Eye: Film Institute The Netherlands
The skyline of Amsterdam, from the Central Station towards the river IJ seems to have different connotations, recently. The EYE, a huge white sculptural form, now marks out the waterfront of the city, relating itself with the modern architecture of the surroundings and becoming, at the same time, a contrasting element of it. The Film Institute embodies a completely new architectural concept, full of ideas and high quality formal solutions. While, the riverbank’s landscape and the typical Dutch light, due to the water, create significant spatial perceptions and city relations, which contribute to a social surplus value of the area, formerly property of the Shell with its Overhoeks Tower, nearby. Thus the communicative presence of the new building goes beyond its confines, by transforming the visit to the Film Institute into a prolonged encounter between actual reality and cinematographic fiction.
The studio Viennese Delugan Meissl Associated Architects (DMAA) has two objectives: to enhance perspective’s perceptions of the volume on the north shore of Amsterdam and assess its impact on the visitor who reaches it gradually aboard a ferry. From the urban point of view, however, up to the most intimate interior, the visual and spatial connections are the means by which the architecture results in sensory awareness, as well as the cinema, which articulates the strings of our inner emotions.
There are no sketches or ideas drawn on paper to give an impression of what the authors want to achieve: it all happens on an experimental basis through mental exercises solicited from video files, such as movies that tell a preview of the new architecture and the role that it will personify one day.
Thus, the office DMAA won the competition by the assumption that either films or architecture constitute a filter on realness. In our case, manipulating light through space and matter, while the film, which is no longer the object to be displayed inside a showcase, becomes the device, which the architecture sets its own sceneries with, by unfolding itself along its environs.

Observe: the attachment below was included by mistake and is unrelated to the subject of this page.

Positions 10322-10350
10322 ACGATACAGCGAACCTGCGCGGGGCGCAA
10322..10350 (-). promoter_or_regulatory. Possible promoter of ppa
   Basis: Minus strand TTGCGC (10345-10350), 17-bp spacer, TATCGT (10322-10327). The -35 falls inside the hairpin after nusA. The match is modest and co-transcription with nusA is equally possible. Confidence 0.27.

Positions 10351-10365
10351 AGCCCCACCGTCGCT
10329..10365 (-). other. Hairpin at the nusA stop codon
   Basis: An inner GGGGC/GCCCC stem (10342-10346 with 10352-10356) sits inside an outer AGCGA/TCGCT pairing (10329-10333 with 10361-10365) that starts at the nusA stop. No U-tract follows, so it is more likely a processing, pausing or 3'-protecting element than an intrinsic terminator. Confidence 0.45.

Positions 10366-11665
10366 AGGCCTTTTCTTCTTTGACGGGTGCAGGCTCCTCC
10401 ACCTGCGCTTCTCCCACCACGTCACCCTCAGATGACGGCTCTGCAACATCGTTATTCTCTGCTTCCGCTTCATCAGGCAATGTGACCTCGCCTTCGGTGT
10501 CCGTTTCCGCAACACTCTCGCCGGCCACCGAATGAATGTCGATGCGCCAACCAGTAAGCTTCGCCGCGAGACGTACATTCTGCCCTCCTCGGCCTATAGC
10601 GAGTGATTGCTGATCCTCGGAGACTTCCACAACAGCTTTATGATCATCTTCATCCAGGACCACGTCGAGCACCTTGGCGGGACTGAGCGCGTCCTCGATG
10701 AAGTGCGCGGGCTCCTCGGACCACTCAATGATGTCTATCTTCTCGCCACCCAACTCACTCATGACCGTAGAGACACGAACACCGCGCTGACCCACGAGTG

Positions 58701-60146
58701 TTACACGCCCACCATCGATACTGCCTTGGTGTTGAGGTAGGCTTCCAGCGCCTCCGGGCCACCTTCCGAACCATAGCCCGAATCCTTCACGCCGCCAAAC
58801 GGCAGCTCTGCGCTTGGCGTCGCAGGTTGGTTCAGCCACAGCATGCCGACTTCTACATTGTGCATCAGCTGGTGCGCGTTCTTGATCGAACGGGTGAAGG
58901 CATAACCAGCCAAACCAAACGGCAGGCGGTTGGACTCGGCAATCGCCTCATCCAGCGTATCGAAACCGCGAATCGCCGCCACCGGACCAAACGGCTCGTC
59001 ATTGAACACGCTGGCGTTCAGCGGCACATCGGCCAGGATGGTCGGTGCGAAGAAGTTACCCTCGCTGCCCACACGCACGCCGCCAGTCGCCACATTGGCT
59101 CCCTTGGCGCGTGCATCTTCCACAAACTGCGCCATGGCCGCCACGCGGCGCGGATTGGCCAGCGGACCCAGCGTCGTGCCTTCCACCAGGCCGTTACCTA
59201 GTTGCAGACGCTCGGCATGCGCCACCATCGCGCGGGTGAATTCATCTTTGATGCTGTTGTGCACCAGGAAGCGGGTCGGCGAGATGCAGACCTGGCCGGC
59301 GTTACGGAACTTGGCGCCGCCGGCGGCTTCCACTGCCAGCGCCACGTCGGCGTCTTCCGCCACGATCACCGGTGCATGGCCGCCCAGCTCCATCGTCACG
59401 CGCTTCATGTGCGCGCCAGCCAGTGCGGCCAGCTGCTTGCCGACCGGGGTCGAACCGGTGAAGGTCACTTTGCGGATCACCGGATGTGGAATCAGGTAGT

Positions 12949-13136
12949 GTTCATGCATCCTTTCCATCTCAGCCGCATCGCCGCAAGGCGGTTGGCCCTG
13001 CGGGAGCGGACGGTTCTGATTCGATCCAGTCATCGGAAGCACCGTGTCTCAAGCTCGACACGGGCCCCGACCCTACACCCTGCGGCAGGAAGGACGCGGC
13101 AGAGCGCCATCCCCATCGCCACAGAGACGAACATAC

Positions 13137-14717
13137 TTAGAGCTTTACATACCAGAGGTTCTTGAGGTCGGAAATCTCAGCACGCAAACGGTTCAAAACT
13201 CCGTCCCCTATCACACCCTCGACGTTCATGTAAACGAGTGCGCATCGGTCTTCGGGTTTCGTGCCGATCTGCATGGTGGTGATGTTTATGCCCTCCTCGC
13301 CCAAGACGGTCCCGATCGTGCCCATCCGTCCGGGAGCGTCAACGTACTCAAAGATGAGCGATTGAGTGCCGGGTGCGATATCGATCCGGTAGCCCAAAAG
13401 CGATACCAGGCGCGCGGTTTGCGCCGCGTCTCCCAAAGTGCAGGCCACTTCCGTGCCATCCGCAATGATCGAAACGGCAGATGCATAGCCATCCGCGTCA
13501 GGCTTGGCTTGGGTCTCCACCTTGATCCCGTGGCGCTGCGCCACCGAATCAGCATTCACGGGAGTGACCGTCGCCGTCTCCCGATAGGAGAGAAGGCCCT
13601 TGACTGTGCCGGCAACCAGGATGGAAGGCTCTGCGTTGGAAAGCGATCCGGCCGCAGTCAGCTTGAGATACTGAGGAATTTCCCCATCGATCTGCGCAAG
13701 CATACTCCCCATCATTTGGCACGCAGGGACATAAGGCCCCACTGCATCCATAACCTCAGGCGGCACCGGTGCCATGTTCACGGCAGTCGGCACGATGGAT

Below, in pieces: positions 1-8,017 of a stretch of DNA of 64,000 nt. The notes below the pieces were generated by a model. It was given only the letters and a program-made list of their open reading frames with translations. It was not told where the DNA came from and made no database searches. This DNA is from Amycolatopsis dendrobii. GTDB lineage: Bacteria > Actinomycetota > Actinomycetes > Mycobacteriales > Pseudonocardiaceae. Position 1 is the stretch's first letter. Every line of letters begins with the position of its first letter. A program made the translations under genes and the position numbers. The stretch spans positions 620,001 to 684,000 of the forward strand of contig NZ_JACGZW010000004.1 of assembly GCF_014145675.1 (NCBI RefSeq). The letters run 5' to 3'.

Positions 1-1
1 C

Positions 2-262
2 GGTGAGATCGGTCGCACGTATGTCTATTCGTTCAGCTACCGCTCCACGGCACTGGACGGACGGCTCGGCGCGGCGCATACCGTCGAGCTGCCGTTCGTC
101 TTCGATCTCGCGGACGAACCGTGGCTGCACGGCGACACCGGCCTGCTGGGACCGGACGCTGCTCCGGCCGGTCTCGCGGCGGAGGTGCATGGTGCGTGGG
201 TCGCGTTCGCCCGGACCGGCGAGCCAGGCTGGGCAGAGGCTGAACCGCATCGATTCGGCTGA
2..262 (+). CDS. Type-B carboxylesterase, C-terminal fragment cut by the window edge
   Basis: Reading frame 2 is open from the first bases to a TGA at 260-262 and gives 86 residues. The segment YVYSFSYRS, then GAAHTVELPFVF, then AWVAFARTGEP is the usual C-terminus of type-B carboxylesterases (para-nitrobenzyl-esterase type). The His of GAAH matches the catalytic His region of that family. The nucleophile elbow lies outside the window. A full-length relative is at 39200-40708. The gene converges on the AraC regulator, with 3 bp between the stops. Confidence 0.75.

The exploration of the institute begins from the Central Station Amsterdam-North: just outside, the visitor can not help but be curious about that white shape that juts out over the water. Is it a boat or a stylization of a seagull? Its outlines become familiar as soon as you get closer to the shore, and then, interpret it according to your personal evocations.
A long-stretched access ramp lined with wooden slats invites to enter the museum and branches out, along the side of its inclined volumes, creating a wide terrace, hanging over the water. Piers lay down to the surrounding lawn and, as tunnels, open up perspectives on imposing architectures standing on the other side of the river, allowing the passage of the numerous tourists who come along, driven by the desire to know the place and the new Film museum, in full freedom.
The routes on the outside running through the building and the beautiful sights on the landscape, all around, are just a small anticipation of the dynamism that characterizes the essence of the project. The Film Institute almost becomes a pretext for visitors to experience other images, those ones that alternate outside the cinemas and which focus on the EYE from different sites, there in the vicinity. So, after the show itinerary, you get suddenly into a narrow corridor from which, you catch a glimpse to breathtaking views of the city on the water, whose façades overshadow by the passage of slowly vessels that transit thought the canal.
The restaurant and the coffee shop, both adjacent to the external piers, find their location just inside the central hall, called Arena, by the same architects. Irregular stairs, instead, surmount the openings towards the entrances to the different theatres and exhibition spaces, like in an out-and-out amphitheatre. Therefore, on the wooden steps you can sit and enjoy the spectacle of the IJ twinkle through front and side windows, as light veils between the large volumetric cuts made by the designers.
The Arena is not just a place where to meet, but a rest stop, an exhibition space, one of the scenes into a movie theatre. The angularity of its form reveals the ability to use even a single inch of every corner that determines it, which are not leftover spaces but areas deliberately so designed to counteract the regularity of the projection rooms.
Therefore, in the Film Institute EYE in Amsterdam dynamism and stop, transparency and matter, inner and outer, are no longer dichotomies.
The boundary between the one and the other thing is so thin as to be fleeting, just like a blink. The same as a camera photo shoot, that imprints remembrances in our visual memory, even before any true reproduction.
Maria Elena Fauci